George Santos' State of the Union Guest Was Fired for Agreeing to Go

The man attending the State of the Union address as the guest of embattled New York Representative George Santos was reportedly fired for accepting the invite.

President Joe Biden will deliver his second State of the Union speech on Tuesday, and the first one since the Republican Party regained control of the House of Representatives. Among those Republican members is Santos, a freshman congressman whose time in Washington has been marked by revelations about lies he has told about his background, and alleged frauds that he has committed in the past.

As Santos continues to dodge reporters in the U.S. Capitol and defy calls to resign, he is set to attend the State of the Union with Michael Weinstock, a former firefighter who ran as a Democrat for the same seat in 2020 that Santos now occupies. The congressman confirmed the news in a House floor speech on Monday.

Weinstock suffers from a neurological condition, neuropathy, rooted in his time working as a first responder. Due to his decision to accept Santos' invite, The New York Times reported on Monday that he has been fired from the law firm where he had worked.

george santos SOTU guest
Above, a split image of President Joe Biden during a previous State of the Union address and embattled GOP Representative George Santos. The man attending this year's address as Santos' guest has reportedly been fired from his job at a law firm over his decision to accept the invitation. Saul Loeb - Pool; Drew Angerer/Getty Images

Weinstock told the paper that he is attending in order to raise awareness for other first responders in need of health care, particularly those who, like him, served during the September 11, 2001, terrorist attacks in New York City.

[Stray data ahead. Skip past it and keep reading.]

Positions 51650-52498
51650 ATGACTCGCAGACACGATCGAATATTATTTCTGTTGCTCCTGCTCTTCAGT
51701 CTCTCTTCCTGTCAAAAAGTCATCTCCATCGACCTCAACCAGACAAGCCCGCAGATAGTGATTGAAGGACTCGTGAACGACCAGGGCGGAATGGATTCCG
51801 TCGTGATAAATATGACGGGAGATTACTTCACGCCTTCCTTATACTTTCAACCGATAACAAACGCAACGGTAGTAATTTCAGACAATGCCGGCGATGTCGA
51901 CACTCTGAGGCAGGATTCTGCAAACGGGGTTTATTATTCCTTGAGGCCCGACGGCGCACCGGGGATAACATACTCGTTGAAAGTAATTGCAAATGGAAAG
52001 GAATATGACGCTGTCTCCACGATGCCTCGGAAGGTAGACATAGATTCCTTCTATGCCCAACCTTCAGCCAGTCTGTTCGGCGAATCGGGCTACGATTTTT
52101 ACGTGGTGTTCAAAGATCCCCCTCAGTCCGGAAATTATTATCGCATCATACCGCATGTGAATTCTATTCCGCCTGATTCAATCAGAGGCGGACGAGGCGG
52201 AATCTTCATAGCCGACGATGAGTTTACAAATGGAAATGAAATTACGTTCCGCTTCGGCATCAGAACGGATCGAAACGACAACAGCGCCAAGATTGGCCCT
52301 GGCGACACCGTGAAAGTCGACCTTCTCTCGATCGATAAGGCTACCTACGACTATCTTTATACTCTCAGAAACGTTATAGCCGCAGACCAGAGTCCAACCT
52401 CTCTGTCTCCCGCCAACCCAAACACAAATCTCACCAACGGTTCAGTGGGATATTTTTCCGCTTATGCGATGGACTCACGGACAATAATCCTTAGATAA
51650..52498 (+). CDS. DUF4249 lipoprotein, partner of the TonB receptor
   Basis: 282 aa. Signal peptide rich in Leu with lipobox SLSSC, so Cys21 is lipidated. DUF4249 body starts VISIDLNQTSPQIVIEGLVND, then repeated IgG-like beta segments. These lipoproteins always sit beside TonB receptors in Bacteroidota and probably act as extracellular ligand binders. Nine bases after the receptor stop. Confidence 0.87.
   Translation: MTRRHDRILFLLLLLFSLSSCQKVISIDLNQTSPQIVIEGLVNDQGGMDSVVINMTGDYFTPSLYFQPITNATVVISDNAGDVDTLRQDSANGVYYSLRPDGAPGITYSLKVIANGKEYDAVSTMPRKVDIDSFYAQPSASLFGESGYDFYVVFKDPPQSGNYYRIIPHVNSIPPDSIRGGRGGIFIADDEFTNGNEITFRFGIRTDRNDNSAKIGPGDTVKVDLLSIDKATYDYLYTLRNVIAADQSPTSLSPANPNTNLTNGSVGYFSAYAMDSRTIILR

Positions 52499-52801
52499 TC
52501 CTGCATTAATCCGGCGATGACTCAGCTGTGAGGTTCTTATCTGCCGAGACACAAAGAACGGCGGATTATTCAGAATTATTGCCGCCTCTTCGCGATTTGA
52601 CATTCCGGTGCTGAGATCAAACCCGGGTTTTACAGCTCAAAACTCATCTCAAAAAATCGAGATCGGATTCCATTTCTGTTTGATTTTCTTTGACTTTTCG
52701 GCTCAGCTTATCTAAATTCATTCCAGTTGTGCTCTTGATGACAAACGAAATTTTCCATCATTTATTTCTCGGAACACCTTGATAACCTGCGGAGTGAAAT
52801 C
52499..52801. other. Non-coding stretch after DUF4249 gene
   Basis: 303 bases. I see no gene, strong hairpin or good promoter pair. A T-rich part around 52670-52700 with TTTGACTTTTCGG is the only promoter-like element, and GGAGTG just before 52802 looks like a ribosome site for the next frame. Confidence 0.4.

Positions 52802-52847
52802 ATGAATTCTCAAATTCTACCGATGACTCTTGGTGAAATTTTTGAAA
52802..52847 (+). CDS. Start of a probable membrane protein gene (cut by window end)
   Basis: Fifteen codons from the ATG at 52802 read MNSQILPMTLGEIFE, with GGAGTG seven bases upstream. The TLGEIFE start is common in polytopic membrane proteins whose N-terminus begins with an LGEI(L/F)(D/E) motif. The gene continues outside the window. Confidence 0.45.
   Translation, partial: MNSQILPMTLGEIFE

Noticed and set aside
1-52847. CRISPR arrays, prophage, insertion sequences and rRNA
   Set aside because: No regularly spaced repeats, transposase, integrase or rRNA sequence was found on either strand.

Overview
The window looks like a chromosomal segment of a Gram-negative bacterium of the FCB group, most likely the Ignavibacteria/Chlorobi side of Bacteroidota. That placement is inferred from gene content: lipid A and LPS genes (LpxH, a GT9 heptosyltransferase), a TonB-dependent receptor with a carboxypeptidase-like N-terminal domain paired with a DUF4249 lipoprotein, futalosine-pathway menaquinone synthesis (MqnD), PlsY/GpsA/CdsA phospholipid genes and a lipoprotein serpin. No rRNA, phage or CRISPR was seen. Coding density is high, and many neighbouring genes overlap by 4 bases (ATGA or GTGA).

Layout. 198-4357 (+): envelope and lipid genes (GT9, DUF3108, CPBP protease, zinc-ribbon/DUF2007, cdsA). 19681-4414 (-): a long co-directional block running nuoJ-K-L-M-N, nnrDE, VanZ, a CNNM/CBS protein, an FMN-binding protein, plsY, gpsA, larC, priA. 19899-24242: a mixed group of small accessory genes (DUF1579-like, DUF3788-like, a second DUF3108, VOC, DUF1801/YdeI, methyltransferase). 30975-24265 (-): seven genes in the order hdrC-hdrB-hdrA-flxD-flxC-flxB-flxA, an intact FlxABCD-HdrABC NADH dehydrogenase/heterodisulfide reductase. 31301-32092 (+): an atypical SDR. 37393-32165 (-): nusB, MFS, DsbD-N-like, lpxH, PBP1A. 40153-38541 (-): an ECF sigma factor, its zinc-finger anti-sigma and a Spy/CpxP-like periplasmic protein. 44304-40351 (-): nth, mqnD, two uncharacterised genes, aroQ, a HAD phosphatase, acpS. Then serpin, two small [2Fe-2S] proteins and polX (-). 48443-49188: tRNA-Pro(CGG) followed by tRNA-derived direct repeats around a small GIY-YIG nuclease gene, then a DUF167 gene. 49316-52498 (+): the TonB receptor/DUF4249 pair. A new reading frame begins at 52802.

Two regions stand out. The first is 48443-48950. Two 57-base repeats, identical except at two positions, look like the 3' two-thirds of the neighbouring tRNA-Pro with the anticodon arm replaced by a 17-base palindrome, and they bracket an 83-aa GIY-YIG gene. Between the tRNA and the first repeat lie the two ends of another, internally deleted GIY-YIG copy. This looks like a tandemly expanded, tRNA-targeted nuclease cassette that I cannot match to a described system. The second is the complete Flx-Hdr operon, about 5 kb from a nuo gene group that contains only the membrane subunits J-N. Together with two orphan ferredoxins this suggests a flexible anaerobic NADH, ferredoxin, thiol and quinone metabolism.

"I'm cautiously optimistic that I'll be able to stay focused enough on the issue of 9/11 responders receiving the health care that they need without being sullied by George Santos," Weinstock said to the Times.

Members of Congress are traditionally permitted to invite one guest each to the State of the Union. The guests are typically chosen as symbolic gestures to highlight support for certain issues.

While neither man has addressed the discrepancy in public, Santos' invitation to Weinstock has raised some eyebrows due to the congressman's prior lies surrounding 9/11.

The congressman had at one point claimed that his mother, Fatima Devolder, survived the attacks while working in the South Tower and later died from cancer in 2016 caused by "the toxic dust" created by the collapsing of the World Trade Center. Investigations later turned up immigration documents for Devolder from 2003, which stated that she had been out of the United States since 1999.

When confronted with these documents in a later interview with One America News, Santos claimed not to understand them and insisted that he and his mother were in New York City during the attacks.

"That, to me, remains a mystery because I was here, and I was 13 years old. So I want to understand where they're coming from with this," he said to OAN.

Newsweek reached out to Santos' office for comment.